Head to Head: Midtown’s new 60/40 grading system

Midtown recently mandated a single grading policy among all classes, where summative assessments are weighted 60% of a students grade, leaving formatives only 40%. Comment Section Editor Henry Moye and Staff Writer Hayes Patton discuss this divisive topic.
Midtown recently switched to what is known as a 60/40 grading system, where summative assignments like tests and projects are weighted as 60% of students grades while formative assignments like homework and classwork are weighted only 40%.
Midtown recently switched to what is known as a 60/40 grading system, where summative assignments like tests and projects are weighted as 60% of students grades while formative assignments like homework and classwork are weighted only 40%.
Lily Rachwalski
New grading system is unnecessary, has negative effects on students

This year Midtown introduced a new method of grading, with 40% of a student’s class grade consisting of classwork, homework and quizzes, and the other 60% consisting of tests and projects. Disliked by many students, this new system will negatively affect student achievement and self-esteem, as well as create more work for teachers.

Under the new system, students who struggle with time constraints or testing formats will be severely disadvantaged. A student may not do well answering free-response questions, but nevertheless, could show mastery of the subject through homework or classwork. However,  because tests have a much heavier weight than classwork or homework, “bad” test takers will be penalized in the class, suffer from a lower class grade and have a lower GPA, even though they may have the same level of mastery of the subject as “good” test takers. 

Because 60% of a student’s overall grade is based on tests and the occasional project, anxious test takers will experience even more anxiety surrounding testing, and as a result, will likely do worse. The grade these test takers will receive on these higher stakes tests will not reflect the actual knowledge these students have. For these “bad” test takers, poor results often fuel weaker self-esteem and create a future cycle of test taking difficulty.

This new policy will also generate more work for teachers, considering that students can now retake any test no matter what grade they scored. High school teachers can have up to six or seven classes, each with 30 students or more; that’s over 180 tests to grade. Grading tests can take up a lot of a teacher’s time. With the extra weight now given to tests, the new retake policy, which allows unlimited retakes, may cause a large percentage of students to retake a test. The large percentage of retakers, in addition to the fact that teachers have to create a new test every time, will significantly increase the time teachers need to spend on testing and grading.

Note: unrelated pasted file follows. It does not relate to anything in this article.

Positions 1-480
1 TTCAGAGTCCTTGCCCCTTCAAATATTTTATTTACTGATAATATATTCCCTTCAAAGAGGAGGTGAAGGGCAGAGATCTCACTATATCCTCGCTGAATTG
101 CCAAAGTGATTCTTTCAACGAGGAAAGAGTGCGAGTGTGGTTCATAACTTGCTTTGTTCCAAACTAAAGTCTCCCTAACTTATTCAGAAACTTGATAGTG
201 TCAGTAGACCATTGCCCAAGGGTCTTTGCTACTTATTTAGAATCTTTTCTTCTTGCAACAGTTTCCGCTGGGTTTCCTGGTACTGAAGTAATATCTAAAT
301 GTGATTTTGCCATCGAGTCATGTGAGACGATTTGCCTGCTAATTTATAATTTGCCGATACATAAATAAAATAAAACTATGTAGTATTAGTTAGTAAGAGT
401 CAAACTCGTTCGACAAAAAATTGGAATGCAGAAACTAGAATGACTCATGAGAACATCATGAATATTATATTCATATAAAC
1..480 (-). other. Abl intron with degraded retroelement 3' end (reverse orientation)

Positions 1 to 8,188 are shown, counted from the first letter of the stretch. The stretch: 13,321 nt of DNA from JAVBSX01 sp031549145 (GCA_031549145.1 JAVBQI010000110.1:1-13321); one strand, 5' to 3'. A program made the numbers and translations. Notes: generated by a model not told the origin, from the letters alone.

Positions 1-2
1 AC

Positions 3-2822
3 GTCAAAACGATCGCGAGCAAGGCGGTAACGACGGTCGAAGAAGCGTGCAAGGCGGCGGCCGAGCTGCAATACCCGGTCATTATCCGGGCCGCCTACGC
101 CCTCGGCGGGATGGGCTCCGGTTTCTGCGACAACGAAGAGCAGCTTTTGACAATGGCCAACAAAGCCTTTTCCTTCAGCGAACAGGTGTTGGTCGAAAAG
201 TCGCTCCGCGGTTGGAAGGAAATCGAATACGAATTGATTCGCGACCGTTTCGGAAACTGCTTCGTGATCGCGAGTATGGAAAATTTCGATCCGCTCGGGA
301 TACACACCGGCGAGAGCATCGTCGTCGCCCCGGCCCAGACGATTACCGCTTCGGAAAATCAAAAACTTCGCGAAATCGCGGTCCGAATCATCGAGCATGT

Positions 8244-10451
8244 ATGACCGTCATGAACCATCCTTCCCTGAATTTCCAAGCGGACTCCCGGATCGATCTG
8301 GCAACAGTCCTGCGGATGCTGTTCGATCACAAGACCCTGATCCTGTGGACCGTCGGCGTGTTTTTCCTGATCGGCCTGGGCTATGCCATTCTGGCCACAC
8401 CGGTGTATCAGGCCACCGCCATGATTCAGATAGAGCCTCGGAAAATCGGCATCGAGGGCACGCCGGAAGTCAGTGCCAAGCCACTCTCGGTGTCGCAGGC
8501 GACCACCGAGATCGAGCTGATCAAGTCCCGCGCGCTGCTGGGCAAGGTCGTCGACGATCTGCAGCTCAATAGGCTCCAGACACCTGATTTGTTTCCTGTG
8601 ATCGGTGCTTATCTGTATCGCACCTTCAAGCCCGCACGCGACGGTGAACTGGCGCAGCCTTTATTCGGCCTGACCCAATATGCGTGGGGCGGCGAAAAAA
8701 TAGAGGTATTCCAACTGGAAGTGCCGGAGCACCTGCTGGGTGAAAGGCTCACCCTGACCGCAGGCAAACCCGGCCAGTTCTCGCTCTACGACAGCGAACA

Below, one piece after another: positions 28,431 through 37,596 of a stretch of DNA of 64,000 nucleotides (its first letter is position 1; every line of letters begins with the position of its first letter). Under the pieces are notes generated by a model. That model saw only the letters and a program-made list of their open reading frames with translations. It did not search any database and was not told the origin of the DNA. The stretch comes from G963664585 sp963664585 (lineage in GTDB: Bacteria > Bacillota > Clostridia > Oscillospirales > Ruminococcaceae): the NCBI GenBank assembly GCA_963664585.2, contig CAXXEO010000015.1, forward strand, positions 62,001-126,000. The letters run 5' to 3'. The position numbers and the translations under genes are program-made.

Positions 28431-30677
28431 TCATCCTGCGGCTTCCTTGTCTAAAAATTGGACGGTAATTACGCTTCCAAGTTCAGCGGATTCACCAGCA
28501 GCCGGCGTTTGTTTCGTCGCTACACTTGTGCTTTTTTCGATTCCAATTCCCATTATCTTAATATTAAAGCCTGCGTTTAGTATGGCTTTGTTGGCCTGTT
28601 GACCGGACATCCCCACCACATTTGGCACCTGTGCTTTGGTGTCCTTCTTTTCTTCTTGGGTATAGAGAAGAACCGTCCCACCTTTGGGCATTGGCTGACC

Some may argue that this policy will encourage students to study more and be more engaged in class. This argument has some truth, but it does not take into account the overwhelming fact that the 60% weight given to tests applies to all the student’s classes, not just one. It also does not take into account the challenges that will be faced by those who have trouble paying attention in class and those who are poor test takers. 

A more fair approach of student evaluation would include incorporating a diverse range of assessment methods. For example, spreading a student’s summative grades equally across portfolios, presentations, projects, essays and collaborative activities. Using other summative grades, in addition to testing, would evaluate a student’s grasp and mastery of the material being taught in a variety of ways that would lead to a more accurate class grade. 

The new 40%-60% grading system will have negative impacts on the students’ self worth, their class grades and their education. The grading system penalizes students who lack inherent skills like test taking. It also penalizes anxious testers who fail to recall information during tests, and teachers, who will struggle with the influx of students who want to retake tests.

New grading policy has many educational benefits, should be valued

Though initially disliked by many students, Midtown’s new 40%-60% grading policy has a multitude of educational benefits as tests and projects are fairly emphasized through the  system. 

The new policy consists of two categories, the summative category, which is comprised of tests and projects, and the formative category, which is quizzes, classwork, and homework. With tests and projects now having a grade value of 60% — far more than they previously counted for — tests and projects have a greater importance in the class’ grade calculation. Tests and projects are now averaged together in the summative category; so, doing well on them is vital to maintaining good grades. The emphasis of the summative category helps students master the topic and demonstrate their knowledge more effectively.